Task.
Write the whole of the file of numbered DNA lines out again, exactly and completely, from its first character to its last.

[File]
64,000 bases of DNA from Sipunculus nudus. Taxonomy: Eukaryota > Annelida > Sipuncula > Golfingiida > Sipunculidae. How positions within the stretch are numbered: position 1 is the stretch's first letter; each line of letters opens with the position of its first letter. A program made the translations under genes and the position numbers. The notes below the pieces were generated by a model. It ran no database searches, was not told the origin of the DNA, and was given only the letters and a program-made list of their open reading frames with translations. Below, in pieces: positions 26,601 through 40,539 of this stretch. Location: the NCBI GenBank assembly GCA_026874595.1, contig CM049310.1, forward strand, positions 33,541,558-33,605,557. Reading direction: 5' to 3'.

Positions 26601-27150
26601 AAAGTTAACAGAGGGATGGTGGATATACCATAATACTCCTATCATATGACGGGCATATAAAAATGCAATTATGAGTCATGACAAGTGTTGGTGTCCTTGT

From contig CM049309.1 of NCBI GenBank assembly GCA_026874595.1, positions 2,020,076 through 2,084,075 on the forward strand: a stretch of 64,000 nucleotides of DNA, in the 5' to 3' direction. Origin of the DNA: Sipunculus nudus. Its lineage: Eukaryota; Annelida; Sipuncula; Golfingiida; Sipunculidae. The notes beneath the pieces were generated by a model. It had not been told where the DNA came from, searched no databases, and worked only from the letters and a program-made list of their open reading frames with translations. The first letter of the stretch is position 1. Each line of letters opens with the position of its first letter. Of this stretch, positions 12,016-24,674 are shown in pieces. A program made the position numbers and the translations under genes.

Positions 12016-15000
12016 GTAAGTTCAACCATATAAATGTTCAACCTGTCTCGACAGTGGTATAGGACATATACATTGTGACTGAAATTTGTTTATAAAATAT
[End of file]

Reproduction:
64,000 bases of DNA from Sipunculus nudus. Taxonomy: Eukaryota > Annelida > Sipuncula > Golfingiida > Sipunculidae. How positions within the stretch are numbered: position 1 is the stretch's first letter; each line of letters opens with the position of its first letter. A program made the translations under genes and the position numbers. The notes below the pieces were generated by a model. It ran no database searches, was not told the origin of the DNA, and was given only the letters and a program-made list of their open reading frames with translations. Below, in pieces: positions 26,601 through 40,539 of this stretch. Location: the NCBI GenBank assembly GCA_026874595.1, contig CM049310.1, forward strand, positions 33,541,558-33,605,557. Reading direction: 5' to 3'.

Positions 26601-27150
26601 AAAGTTAACAGAGGGATGGTGGATATACCATAATACTCCTATCATATGACGGGCATATAAAAATGCAATTATGAGTCATGACAAGTGTTGGTGTCCTTGT

From contig CM049309.1 of NCBI GenBank assembly GCA_026874595.1, positions 2,020,076 through 2,084,075 on the forward strand: a stretch of 64,000 nucleotides of DNA, in the 5' to 3' direction. Origin of the DNA: Sipunculus nudus. Its lineage: Eukaryota; Annelida; Sipuncula; Golfingiida; Sipunculidae. The notes beneath the pieces were generated by a model. It had not been told where the DNA came from, searched no databases, and worked only from the letters and a program-made list of their open reading frames with translations. The first letter of the stretch is position 1. Each line of letters opens with the position of its first letter. Of this stretch, positions 12,016-24,674 are shown in pieces. A program made the position numbers and the translations under genes.

Positions 12016-15000
12016 GTAAGTTCAACCATATAAATGTTCAACCTGTCTCGACAGTGGTATAGGACATATACATTGTGACTGAAATTTGTTTATAAAATAT